COVID-19 is causing a fundamental shift in how Americans work and while some changes to corporate culture will be temporary, others will be more permanent and in ways we do not fully understand yet.
COVID-19 is changing how Americans work in fundamental ways. Some changes will be temporary, but some will mark lasting and fundamental shifts in traditional corporate culture.
Telework. Virtual meetings. Collaboration portals. These are no longer concepts we simply discuss incorporating into our daily work lives. Companies have quickly adjusted to the new realities of social distancing and government mandates, and ideas and tools we considered for use in the future became our reality almost overnight.
I believe these changes to company culture, while difficult and unsettling upfront, will result in a new normal for businesses of all sizes that will last well beyond the end of the pandemic. And the changes will be good, particularly for those who embrace the opportunity to evolve.
We all need to rethink our ideas about company culture. Our cultures will no longer revolve completely around face time with others in the office. It will be about collaboration, the work we do, and the novel ways we manage to stay connected. Elements of this new culture will include:
- Frequent communication and check-ins. Whether through teleconferences, emails or calls, team members will need more frequent communications to make up for not always working together in-person. Zoom, Google Meetings, Microsoft Teams and other tools will become increasingly important to connect team members and clients.
- Less formality. While working at home, there may be less of an emphasis on formal dress codes. People may feel more comfortable being on a teleconference in a T-shirt and sweats. Sometimes this is appropriate, sometimes it is not. Companies will need to create and share new rules of etiquette with employees. For example, small children walking in on a video meeting or a dog barking in the background may not be as much of a distraction as before COVID-19. It is worth remembering that a more casual attitude toward dress and etiquette does not mean less professionalism.
- Rotating schedules and/or work from home. While working from home will increase, some tasks still requires an in-office presence. Rotating schedules will help reduce the amount of people need to be in the office at one time. This will have a beneficial impact on traffic and commuting times. Of course, decisions on office space requirements will also need to be reconsidered in light of telework and varying work schedules.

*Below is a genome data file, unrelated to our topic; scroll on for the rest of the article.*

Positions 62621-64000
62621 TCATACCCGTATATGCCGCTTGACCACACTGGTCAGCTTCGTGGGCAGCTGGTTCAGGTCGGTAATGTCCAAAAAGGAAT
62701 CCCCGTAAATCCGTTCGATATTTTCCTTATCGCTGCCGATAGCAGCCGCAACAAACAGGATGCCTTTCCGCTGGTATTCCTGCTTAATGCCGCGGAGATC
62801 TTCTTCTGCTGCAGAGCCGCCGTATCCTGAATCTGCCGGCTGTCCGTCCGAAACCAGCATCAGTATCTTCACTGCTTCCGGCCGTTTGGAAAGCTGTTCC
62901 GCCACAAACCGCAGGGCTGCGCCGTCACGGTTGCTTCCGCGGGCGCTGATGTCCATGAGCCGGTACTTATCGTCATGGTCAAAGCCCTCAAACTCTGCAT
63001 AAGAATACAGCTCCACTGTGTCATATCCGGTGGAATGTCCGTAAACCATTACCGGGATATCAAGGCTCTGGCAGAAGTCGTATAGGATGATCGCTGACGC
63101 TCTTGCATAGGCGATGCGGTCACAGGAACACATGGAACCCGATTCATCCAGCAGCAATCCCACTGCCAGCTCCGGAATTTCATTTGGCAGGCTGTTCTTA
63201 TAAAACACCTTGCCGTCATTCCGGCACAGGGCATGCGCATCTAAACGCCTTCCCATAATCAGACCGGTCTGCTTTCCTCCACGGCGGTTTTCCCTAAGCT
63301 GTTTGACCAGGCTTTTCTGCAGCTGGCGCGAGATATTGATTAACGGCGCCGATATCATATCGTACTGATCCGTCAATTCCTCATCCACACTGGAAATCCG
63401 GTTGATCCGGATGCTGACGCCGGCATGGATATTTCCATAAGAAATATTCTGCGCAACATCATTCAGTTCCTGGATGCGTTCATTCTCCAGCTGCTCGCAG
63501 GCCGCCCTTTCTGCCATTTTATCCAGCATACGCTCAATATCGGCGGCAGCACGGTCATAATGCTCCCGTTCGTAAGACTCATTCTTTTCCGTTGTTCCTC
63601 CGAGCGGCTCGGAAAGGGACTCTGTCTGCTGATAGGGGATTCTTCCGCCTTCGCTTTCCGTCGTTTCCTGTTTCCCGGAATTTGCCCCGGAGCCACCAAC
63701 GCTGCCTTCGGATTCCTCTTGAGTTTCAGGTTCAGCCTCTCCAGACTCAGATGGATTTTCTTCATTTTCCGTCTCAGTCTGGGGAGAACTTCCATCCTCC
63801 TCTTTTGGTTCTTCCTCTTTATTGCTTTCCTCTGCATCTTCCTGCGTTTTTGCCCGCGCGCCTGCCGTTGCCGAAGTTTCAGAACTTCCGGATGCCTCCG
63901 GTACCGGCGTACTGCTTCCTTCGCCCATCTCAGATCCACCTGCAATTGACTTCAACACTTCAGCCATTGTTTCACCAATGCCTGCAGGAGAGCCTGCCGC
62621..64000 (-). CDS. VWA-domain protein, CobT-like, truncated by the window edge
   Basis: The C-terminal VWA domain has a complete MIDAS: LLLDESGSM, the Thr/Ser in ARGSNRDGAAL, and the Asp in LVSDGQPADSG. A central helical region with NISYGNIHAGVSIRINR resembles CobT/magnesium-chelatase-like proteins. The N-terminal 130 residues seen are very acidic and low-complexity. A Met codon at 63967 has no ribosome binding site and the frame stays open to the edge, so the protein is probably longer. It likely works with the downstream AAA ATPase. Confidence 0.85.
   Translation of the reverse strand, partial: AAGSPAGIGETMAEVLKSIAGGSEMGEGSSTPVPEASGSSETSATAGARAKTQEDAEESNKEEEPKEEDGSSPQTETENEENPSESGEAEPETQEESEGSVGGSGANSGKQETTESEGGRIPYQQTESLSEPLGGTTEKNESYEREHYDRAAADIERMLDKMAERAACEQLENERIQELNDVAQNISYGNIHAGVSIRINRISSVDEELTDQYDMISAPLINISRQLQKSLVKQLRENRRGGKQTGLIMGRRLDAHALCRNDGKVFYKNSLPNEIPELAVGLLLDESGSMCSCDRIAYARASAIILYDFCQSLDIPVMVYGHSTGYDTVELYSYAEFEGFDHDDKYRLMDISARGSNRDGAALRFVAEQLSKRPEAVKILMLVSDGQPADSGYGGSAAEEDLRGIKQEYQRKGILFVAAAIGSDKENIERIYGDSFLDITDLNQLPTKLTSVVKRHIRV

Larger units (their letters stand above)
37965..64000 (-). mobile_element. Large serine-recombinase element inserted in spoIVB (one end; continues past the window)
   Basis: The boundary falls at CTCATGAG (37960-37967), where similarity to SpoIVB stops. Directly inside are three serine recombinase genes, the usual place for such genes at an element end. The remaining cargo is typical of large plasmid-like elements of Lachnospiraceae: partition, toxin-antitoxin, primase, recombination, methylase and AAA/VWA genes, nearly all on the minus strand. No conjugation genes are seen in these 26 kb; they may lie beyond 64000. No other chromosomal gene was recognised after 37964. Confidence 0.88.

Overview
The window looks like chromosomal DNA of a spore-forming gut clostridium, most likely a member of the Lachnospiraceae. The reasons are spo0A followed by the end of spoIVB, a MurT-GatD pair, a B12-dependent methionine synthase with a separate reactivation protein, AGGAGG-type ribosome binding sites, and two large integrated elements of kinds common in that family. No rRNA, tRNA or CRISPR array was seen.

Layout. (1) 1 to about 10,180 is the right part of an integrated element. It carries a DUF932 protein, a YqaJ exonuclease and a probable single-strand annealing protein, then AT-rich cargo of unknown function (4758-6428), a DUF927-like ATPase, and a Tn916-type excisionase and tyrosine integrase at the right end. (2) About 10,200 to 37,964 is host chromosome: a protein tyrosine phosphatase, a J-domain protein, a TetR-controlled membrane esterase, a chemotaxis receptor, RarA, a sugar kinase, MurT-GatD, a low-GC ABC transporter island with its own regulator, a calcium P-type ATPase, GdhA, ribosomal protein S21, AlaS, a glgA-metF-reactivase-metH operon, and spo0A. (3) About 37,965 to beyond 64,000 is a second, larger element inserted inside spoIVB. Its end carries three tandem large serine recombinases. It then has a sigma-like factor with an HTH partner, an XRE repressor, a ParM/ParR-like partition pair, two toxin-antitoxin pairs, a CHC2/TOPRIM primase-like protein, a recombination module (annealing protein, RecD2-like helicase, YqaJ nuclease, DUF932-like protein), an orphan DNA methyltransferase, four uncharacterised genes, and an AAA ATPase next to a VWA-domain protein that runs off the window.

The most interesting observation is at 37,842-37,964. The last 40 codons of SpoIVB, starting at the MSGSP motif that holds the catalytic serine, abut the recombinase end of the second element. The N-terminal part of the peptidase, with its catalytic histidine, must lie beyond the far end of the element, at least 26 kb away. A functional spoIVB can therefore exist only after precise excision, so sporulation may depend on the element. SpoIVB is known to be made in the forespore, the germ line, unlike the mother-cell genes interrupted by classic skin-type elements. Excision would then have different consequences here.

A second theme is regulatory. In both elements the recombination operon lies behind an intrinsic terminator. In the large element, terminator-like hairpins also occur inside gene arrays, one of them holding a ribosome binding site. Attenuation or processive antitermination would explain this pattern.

- Virtual recruiting. The need for new talent is still a factor in terms of federal contracting. New workers are at a premium and organizations will need to consider different ways of reaching them. Companies will reach out to recent graduates and new recruits virtually to get a sense of how they fit with the company culture before meeting with them in-person. Virtual job fairs and interviews will be increasingly common.
- Services and socializing. Company culture is not just defined by work schedules and meetings. Younger employees often express a desire for more services and team-building activities when considering a job offer. Expect a growing amount of non-traditional services from employers. For example, my company is offering free tutoring services for employees at home with school-age children. Many companies are hosting virtual happy hours to encourage employees to meet and socialize since in-person gatherings are problematic.
Company culture is always changing. Those who remember the dot.com boom and bust of twenty years ago can testify to that. The key is to make the most of these changes and evolve to the benefit of your employees and customers.
COVID-19 made all of us implement changes more quickly than might be comfortable, but company culture was drifting toward a more virtual setting even prior to the pandemic. Those organizations ready to adjust to the new realities of a post COVID-19 business environment will be ahead of the curve.